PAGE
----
How cultures see each other
The aim of this project is to collect comments made by travellers, now and in the past, about the way people behave in other countries or cultures. These comments are stored in a database which is freely available for those interested in exploring the ways that we see people from other countries, the ways in which behaviour may vary in different countries, and the ways in which cultural differences may influence our perceptions.
UPDATE - VERSION 2 OF THE DATABASE TOOL, A MAJOR REVISION, IS IN PREPARATION. CONTACT THE EDITOR (see below) FOR MORE INFO.
Who are we?
Cultures.org is an independant non-profit association based in Toulouse, France. Its only aim and activity is the establishment of an open database of cultural observations. Data collection is under way, and database development is progressing. We would welcome help from others, and also academic participation and/or adoption of this project.
A full presentation of the Cultures Observations Database, its raison d'être, its functions, and technical details are available here.
The pilot version of the database, which requires that you have the database programme Microsoft Access 2007 or later on your computer and approximately 6Mb of free disc space, can be downloaded here
Why do it?
1. Using data analysis techniques it may be possible to: better distinguish between stereotypes and real behavioural phenomena; look for behaviour patterns and cause-and-effect theories at a cultural level; see if and how observed cultural behaviours change with time; better understand the ways in which the cultural environment may influence the way individuals think, and vice versa; anticipate areas of potential misunderstanding between cultures and no doubt to explore many other interesting phenomena (but this is a data collection, ethnographic project, not a theorising ethnological project...)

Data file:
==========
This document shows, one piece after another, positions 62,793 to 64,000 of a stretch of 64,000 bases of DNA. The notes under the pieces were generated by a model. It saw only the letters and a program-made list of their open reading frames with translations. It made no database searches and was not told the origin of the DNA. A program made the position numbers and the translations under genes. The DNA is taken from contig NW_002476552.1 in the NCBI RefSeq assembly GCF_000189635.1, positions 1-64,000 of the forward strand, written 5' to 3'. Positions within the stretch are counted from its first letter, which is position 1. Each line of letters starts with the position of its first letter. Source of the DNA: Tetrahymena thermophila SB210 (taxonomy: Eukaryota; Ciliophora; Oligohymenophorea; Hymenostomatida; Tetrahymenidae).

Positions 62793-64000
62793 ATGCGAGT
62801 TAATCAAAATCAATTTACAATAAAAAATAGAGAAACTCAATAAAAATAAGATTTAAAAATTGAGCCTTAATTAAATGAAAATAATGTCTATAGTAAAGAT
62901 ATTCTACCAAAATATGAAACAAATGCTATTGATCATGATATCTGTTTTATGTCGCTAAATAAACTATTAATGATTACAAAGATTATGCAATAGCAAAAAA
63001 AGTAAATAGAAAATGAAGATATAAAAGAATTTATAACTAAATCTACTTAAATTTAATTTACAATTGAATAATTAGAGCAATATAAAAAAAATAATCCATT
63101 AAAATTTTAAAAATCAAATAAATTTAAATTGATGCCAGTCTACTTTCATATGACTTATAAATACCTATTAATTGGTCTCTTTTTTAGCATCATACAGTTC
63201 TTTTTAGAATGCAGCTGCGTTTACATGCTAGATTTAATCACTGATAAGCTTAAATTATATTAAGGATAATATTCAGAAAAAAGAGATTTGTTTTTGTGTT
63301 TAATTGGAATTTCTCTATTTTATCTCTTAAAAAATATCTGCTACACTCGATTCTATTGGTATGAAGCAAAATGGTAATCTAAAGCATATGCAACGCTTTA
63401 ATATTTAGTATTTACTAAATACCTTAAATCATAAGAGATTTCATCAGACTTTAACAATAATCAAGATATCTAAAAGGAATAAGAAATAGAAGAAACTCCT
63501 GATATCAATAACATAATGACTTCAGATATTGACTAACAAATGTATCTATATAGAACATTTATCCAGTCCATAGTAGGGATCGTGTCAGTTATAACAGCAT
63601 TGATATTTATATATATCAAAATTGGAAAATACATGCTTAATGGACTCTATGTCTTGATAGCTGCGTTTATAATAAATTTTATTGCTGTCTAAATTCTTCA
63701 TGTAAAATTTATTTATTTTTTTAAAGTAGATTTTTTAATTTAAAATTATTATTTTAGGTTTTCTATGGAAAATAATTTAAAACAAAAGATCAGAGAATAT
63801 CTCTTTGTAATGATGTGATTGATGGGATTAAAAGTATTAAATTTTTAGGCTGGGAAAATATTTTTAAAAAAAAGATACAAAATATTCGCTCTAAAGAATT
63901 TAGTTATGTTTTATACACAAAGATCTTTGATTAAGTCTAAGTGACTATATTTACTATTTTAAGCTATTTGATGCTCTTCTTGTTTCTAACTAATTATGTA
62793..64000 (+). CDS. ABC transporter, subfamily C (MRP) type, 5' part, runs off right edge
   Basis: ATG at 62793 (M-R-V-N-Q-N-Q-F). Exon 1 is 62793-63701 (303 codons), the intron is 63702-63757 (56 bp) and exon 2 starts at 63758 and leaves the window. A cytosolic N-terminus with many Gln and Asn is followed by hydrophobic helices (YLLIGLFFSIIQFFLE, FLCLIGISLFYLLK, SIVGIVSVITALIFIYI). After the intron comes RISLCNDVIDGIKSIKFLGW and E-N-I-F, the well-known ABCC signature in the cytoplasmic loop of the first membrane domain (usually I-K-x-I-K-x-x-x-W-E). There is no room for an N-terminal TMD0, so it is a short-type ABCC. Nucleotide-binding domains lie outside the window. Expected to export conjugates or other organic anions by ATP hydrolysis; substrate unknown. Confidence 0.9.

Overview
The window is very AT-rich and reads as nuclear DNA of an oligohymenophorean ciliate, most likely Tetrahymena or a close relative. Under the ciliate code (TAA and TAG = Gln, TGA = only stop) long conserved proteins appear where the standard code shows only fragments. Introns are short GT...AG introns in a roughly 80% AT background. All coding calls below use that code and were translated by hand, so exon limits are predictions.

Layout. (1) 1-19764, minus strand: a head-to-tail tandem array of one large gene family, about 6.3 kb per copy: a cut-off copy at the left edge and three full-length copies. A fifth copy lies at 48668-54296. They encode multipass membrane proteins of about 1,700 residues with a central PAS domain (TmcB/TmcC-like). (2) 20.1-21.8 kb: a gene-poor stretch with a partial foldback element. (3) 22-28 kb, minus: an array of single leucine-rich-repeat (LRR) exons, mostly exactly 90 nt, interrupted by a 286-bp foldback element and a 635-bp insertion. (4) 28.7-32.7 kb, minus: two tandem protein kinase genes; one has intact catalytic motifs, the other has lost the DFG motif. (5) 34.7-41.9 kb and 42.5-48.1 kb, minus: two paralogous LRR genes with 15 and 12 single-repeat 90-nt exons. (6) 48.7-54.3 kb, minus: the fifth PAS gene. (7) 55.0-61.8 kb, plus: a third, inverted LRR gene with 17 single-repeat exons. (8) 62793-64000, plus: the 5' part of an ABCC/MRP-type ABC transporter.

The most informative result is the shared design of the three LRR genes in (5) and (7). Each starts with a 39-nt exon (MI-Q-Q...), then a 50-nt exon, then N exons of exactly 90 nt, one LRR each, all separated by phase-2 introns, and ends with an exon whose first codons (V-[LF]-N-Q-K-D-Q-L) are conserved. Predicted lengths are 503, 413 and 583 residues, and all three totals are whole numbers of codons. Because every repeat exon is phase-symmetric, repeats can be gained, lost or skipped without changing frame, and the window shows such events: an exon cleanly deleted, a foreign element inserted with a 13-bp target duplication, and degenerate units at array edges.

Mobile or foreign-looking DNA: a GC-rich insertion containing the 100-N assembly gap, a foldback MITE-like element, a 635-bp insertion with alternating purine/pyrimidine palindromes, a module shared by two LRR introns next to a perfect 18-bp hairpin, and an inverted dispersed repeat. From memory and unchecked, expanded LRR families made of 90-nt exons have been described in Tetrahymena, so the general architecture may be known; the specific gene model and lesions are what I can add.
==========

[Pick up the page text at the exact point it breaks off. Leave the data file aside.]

2. Anthropologists have traditionally observed people in distant societies. Unfortunately, people from those societies didn't often send anthropologists to study others, so major collections such as the Human Relations Area Files at Yale University are relatively poor in, for example, archives on industrialised societies. Travellers are not anthropologists, but they can be valuable sources of information when other data sources do not exist, and they have one major advantage: there are far more of them. Much old documentation has been lost, but there are still enormous quantities to be found in neglected books, personal letters, articles, radio and TV archives, etc. It is urgent to collect these unique sources of information from the past and to provide an easy way of looking at the data. That is what this database is intended to do.
3. Cultural phenomena are habitually studied through observations by professionals (anthropologists), and this has resulted in the collection of much valuable material. But the notes of an English observer are likely to be different than those of a French, African, or Japanese observer. The Cultures Observations Database can help get around this problem by putting the observers on the same level as the observed.
4. This quote is from Gary Ferraro, Professor Emeritus of Anthropology at the University of North Carolina:
"... what we know, or think we know, about our own culture is not necessarily perceived in the same way by culturally different people. In other words, we may see ourselves as holding a particular value or cultural trait, but then describe that trait in only the most positive ways. Those looking at us from the outside, however, are more likely to see some of the negative implications as well. Thus, if cultural anthropology is to help us function more effectively in an increasingly interconnected world, we will have to